For 1–3 months postoperatively, patients were administered a nasal steroid spray and conducted daily nasal irrigation, with the duration of these postoperative treatments being dependent upon symptom severity and mucosal conditions. When necessary, nasal endoscopy was additionally performed.


Changes in symptom severity, quality of life, and secondary comorbidity severity (cough and asthma) were evaluated in all patients by comparing pre- and postoperative symptoms according to patient self-assessment scores. The severity of symptoms including rhinorrhea, nasal obstruction, sneezing, and nasal itching was evaluated with a visual analog scale (VAS), with individual symptoms being scores from 0 to 10 (0 = no symptoms; 10 = most severe discomfort). In addition, patients completed the rhinoconjunctivitis quality of life questionnaire (RQLQ) both before and after surgery in order to compare the quality of life within and between groups. This questionnaire is composed of 28 questions assessing 7 domains (sleep, non-nasal/eye symptoms, emotional function, practical problems, nasal symptoms, eye symptoms, and activities). All symptoms were scored from 0 to 6, with 0 corresponding to no symptoms and 6 corresponding to the most severe discomfort. These domains were further subdivided into four groups: nasal/eye symptoms (NES), non-nasal/eye symptoms (NNES), sleep disorders, and others (including the practical problem, activity, and emotional function domains). Asthma control was assessed in those patients previously diagnosed with asthma, using an asthma control test (ACT), while cough severity was quantified using a VAS.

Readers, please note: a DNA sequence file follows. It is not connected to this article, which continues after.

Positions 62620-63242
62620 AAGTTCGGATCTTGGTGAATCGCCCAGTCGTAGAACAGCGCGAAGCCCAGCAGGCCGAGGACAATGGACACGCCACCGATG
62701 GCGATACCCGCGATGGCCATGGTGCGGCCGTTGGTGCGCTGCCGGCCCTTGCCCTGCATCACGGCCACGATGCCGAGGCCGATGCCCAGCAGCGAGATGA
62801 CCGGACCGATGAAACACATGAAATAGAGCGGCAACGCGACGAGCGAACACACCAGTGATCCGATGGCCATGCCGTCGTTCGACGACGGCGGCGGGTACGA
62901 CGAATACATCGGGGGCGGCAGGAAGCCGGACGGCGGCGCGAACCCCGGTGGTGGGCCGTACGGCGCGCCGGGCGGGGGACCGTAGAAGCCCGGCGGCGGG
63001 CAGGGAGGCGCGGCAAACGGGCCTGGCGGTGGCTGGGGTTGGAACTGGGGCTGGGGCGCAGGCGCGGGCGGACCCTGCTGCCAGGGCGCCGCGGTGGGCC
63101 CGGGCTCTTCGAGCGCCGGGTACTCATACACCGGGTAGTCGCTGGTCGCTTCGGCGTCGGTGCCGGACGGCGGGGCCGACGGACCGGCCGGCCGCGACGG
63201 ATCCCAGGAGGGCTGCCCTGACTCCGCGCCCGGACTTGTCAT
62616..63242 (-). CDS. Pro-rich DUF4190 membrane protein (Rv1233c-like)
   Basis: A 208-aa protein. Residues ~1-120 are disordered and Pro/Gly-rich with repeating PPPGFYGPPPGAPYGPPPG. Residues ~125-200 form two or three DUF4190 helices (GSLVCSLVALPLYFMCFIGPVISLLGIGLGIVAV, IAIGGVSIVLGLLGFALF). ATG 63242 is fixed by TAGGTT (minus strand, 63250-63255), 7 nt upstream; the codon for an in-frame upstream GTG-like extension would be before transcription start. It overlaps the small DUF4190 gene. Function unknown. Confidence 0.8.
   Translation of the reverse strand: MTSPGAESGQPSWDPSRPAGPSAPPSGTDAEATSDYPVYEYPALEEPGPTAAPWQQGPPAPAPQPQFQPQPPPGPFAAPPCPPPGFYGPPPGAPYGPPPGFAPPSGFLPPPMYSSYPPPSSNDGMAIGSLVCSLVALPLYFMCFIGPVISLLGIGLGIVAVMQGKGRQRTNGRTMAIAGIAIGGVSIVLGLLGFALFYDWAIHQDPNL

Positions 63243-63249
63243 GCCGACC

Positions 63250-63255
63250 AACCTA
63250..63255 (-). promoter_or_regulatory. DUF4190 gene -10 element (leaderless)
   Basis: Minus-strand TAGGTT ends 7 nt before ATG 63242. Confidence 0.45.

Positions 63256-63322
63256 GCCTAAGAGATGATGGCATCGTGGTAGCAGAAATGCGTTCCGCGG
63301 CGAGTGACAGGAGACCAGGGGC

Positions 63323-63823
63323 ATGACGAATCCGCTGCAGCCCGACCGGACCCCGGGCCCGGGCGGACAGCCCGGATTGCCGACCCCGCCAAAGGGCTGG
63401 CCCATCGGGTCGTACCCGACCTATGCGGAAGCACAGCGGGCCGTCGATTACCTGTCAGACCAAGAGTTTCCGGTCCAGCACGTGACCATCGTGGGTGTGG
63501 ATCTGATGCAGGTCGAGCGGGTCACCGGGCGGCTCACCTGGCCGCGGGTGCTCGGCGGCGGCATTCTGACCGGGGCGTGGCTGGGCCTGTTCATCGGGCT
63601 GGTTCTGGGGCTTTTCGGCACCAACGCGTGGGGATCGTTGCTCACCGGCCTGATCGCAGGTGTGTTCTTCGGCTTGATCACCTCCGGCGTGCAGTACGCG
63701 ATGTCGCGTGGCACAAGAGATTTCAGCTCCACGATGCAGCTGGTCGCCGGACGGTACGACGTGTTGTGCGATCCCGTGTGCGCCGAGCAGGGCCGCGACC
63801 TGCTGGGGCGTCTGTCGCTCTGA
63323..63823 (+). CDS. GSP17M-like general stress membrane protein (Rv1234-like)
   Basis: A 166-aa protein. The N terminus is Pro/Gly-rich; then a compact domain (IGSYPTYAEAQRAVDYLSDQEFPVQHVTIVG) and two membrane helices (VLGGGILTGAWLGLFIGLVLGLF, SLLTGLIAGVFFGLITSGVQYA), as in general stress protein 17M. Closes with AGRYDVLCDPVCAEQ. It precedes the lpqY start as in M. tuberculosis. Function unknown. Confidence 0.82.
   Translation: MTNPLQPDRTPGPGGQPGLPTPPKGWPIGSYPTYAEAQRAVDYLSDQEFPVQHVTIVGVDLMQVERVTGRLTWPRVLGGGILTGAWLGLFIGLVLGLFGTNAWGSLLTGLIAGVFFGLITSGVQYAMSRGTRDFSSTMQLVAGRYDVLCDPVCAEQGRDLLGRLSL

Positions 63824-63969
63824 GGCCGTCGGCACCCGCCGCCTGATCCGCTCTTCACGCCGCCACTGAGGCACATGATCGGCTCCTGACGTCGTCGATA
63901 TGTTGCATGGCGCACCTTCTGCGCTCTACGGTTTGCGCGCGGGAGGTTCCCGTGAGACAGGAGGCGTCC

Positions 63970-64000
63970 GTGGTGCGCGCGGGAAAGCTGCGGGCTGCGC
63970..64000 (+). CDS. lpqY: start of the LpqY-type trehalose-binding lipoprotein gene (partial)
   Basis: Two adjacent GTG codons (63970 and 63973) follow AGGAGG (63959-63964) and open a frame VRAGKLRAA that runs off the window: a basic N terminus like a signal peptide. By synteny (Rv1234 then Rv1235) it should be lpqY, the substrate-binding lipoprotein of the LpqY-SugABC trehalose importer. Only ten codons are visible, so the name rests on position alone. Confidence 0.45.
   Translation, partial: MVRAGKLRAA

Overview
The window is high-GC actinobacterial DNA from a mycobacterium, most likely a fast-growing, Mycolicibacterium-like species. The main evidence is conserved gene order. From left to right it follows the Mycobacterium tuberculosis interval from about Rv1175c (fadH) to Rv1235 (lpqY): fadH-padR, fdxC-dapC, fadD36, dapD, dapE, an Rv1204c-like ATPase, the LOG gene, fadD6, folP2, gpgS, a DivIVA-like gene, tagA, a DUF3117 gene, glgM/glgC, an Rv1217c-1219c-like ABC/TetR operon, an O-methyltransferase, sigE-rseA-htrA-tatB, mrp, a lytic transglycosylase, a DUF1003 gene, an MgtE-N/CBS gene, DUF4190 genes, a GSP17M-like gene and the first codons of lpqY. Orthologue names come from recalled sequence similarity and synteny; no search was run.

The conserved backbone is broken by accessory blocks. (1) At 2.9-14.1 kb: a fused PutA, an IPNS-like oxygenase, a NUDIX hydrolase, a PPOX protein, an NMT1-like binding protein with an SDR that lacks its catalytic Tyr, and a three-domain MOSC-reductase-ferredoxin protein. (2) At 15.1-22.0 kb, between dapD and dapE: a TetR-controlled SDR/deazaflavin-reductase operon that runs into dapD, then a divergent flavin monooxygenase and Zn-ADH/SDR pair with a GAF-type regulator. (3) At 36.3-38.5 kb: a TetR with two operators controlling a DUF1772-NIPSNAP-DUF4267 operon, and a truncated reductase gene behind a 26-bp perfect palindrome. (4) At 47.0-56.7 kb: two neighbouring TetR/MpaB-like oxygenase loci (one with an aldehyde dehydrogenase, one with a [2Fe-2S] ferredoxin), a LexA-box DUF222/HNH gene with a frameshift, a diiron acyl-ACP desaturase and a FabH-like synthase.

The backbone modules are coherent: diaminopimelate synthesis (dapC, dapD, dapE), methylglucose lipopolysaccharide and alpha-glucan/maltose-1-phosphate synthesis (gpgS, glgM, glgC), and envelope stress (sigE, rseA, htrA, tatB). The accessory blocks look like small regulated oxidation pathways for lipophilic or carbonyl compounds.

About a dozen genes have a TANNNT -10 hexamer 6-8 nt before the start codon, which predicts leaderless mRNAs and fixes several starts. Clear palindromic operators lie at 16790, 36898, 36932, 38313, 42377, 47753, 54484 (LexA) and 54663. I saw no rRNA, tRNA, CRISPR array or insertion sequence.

Patients underwent regular in-person clinical follow-up at 6-, 12-, and 24-months post-surgery. During each follow-up visit, VAS and RQLQ questionnaires were completed, and changes in secondary comorbidities were evaluated. In addition, any complications that arose during the postoperative period were recorded.

Data statistics